If students make a reckless challenge, if they lose their temper, I don’t send them off. I ask the opposition coach to remove them from the game before I send them off. I believe the card, when a student has lost their temper and let their emotions get the better of them, does not help educate them in how they should conduct themselves on the pitch. Allowing them time off the pitch to cool down and then speak to the coach about the incident is far better approach. If a player is repeatedly infringing, especially in their own 22 I will again ask the coach to take him off and reinforce what he is doing wrong. Sometimes they come back on, sometimes they don’t, but in the end I want them to be educated in their knowledge of the game. Every now and then I debate this one with myself.
8. Swearing is an issue
In my view swearing is unacceptable on or off the pitch. We are in a school environment and as a teacher should, I would be no more accepting of such language on the field than I would be in the classroom. Representing your school in a sport is not an excuse to drop these standards. As a schoolboy rugby player myself, I remember if we swore in a fixture we would be sent from the field and saw the Head to discuss our conduct at the next available opportunity. Repeat of this would have us withdrawn from any sport. Again I will ask the student to leave the pitch and explain to the coach that when they come back on again, if their is a repeat they will leave the pitch for good.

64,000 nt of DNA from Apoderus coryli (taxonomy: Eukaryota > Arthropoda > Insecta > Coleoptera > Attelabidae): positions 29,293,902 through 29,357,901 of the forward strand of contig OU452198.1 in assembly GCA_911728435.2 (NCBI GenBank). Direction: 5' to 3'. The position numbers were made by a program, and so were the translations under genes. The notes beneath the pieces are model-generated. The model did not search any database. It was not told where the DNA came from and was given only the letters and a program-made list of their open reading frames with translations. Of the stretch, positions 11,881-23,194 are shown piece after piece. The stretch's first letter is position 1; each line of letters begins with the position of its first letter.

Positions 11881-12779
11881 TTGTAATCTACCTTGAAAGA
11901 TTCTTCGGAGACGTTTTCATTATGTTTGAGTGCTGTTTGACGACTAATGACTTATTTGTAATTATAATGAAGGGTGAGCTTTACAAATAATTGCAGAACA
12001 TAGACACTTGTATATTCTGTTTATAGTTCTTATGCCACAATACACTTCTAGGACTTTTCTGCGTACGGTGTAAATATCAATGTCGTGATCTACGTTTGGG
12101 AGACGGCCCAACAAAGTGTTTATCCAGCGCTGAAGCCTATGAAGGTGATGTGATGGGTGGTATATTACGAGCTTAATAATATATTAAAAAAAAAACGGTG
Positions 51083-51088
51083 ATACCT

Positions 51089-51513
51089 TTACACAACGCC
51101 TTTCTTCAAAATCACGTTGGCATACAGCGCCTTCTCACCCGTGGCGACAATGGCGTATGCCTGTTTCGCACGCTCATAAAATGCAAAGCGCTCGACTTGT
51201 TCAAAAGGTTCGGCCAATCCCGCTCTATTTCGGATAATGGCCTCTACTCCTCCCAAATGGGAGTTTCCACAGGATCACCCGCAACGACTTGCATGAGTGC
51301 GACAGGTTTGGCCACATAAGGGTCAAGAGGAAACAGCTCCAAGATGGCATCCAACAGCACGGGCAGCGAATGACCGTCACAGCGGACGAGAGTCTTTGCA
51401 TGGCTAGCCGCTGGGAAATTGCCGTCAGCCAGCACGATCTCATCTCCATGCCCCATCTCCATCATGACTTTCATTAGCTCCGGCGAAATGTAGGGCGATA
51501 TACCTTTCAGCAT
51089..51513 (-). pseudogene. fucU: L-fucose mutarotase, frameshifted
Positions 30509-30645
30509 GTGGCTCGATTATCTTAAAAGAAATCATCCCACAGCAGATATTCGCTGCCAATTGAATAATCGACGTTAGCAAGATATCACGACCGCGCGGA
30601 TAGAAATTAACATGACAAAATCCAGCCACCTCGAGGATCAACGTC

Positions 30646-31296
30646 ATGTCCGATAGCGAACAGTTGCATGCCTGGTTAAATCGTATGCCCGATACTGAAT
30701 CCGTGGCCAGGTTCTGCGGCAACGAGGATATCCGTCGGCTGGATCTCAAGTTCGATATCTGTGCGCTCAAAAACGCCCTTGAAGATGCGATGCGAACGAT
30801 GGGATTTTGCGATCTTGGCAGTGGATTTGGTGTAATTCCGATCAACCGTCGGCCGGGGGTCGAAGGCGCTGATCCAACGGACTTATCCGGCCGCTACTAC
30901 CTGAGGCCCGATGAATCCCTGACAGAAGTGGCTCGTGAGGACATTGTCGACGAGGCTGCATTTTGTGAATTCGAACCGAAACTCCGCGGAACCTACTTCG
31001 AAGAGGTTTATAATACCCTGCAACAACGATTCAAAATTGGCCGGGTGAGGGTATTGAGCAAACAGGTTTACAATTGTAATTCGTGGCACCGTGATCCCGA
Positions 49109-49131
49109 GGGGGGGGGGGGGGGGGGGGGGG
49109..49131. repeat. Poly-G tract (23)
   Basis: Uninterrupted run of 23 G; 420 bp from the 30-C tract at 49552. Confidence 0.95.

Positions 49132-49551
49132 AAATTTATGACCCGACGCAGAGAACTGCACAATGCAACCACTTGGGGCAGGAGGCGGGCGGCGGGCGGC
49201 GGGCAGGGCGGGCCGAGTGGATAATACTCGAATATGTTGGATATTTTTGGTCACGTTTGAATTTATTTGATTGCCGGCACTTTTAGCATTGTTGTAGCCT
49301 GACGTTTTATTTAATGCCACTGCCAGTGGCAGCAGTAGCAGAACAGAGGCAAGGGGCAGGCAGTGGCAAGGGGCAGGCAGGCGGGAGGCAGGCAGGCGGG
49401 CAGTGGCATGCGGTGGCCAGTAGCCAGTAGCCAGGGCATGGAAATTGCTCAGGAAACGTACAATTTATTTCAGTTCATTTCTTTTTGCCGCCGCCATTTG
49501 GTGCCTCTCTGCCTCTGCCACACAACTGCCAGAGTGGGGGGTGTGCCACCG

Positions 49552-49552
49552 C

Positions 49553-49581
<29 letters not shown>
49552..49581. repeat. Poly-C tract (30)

In the end the games are for the students. I have found this approach is one that is best for their safety, wellbeing and enjoyment of the game. Yes I know I’m not fully enforcing the laws of rugby, but these are students who are learning the game and playing for enjoyment and as part of a healthy and active lifestyle. What they are not are miniature versions of of the professionals we see on T.V. and because of that I will continue to adapt the rules to ensure that is reflected in what I believe is the right approach. My concern is that they leave the pitch safely and happy, not that I got every call right. Perhaps people need to be reminded more often that the referee is always right, even when he is wrong.